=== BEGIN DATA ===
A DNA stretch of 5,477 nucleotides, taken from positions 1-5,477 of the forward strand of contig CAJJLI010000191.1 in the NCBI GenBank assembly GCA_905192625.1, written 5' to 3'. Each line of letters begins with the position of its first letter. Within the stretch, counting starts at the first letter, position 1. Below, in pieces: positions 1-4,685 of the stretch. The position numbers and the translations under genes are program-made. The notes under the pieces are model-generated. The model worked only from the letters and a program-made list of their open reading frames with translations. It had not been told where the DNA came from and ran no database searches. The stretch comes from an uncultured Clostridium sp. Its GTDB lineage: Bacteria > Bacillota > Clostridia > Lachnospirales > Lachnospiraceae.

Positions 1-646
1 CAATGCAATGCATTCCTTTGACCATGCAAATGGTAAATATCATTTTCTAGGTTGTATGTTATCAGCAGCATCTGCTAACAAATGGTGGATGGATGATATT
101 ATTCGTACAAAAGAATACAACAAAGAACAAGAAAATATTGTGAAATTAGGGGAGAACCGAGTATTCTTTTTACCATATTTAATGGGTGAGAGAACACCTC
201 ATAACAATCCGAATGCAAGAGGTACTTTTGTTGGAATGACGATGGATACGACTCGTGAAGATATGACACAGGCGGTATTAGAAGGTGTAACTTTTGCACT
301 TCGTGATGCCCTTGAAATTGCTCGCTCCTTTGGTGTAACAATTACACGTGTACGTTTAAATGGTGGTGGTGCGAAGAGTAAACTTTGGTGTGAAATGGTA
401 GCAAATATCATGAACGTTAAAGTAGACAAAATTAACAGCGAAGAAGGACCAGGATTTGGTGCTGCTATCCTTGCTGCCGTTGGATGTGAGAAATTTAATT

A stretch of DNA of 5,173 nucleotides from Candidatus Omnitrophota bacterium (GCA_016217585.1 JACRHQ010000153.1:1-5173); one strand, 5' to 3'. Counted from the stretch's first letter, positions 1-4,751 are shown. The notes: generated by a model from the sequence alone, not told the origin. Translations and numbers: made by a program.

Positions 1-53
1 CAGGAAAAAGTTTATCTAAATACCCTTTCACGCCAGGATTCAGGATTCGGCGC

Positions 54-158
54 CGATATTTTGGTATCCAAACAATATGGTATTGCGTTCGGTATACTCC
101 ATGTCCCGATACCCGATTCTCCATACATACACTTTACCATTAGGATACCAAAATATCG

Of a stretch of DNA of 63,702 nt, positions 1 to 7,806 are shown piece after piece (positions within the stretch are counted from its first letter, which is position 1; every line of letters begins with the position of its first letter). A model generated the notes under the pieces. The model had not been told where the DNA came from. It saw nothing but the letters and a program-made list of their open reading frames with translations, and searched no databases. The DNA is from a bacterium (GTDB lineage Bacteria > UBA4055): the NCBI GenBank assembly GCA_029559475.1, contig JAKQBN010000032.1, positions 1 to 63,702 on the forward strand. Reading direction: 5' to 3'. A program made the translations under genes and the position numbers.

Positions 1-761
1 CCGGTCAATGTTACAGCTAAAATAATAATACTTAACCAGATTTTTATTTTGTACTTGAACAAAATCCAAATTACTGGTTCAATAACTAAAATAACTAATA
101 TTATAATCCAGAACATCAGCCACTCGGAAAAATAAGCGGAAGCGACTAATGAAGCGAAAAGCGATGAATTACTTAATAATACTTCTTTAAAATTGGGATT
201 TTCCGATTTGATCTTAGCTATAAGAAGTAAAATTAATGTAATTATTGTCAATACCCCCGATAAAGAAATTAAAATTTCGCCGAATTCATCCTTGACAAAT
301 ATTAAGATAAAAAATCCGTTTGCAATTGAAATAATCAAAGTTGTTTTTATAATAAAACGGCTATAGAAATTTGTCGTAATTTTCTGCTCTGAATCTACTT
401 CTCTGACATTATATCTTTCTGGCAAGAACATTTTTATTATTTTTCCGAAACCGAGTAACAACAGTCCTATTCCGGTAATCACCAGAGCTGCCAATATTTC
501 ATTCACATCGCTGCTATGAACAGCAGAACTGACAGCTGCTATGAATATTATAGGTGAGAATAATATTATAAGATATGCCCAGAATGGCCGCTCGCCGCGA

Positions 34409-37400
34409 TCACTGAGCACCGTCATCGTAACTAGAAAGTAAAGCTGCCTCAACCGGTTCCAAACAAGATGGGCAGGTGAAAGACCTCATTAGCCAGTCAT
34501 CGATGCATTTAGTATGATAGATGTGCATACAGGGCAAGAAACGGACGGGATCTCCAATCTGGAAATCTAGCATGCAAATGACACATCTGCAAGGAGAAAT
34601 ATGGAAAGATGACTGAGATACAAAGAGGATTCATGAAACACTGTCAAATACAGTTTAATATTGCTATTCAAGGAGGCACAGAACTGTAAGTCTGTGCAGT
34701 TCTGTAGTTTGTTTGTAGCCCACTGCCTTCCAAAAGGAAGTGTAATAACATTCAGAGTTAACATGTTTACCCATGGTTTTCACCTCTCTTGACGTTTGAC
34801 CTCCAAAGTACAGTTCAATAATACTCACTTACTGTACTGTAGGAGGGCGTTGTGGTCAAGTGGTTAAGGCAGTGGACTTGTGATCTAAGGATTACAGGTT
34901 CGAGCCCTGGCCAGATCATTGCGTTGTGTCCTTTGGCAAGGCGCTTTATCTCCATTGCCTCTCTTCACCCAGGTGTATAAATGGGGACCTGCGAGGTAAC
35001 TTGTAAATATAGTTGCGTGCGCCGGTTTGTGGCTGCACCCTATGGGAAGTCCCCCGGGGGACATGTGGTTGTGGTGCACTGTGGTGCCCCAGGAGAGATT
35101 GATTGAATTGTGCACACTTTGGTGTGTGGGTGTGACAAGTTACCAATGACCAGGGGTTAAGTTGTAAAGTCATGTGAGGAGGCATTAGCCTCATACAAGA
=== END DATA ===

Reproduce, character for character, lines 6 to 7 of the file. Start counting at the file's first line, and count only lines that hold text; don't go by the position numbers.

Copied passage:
301 TCGTGATGCCCTTGAAATTGCTCGCTCCTTTGGTGTAACAATTACACGTGTACGTTTAAATGGTGGTGGTGCGAAGAGTAAACTTTGGTGTGAAATGGTA
401 GCAAATATCATGAACGTTAAAGTAGACAAAATTAACAGCGAAGAAGGACCAGGATTTGGTGCTGCTATCCTTGCTGCCGTTGGATGTGAGAAATTTAATT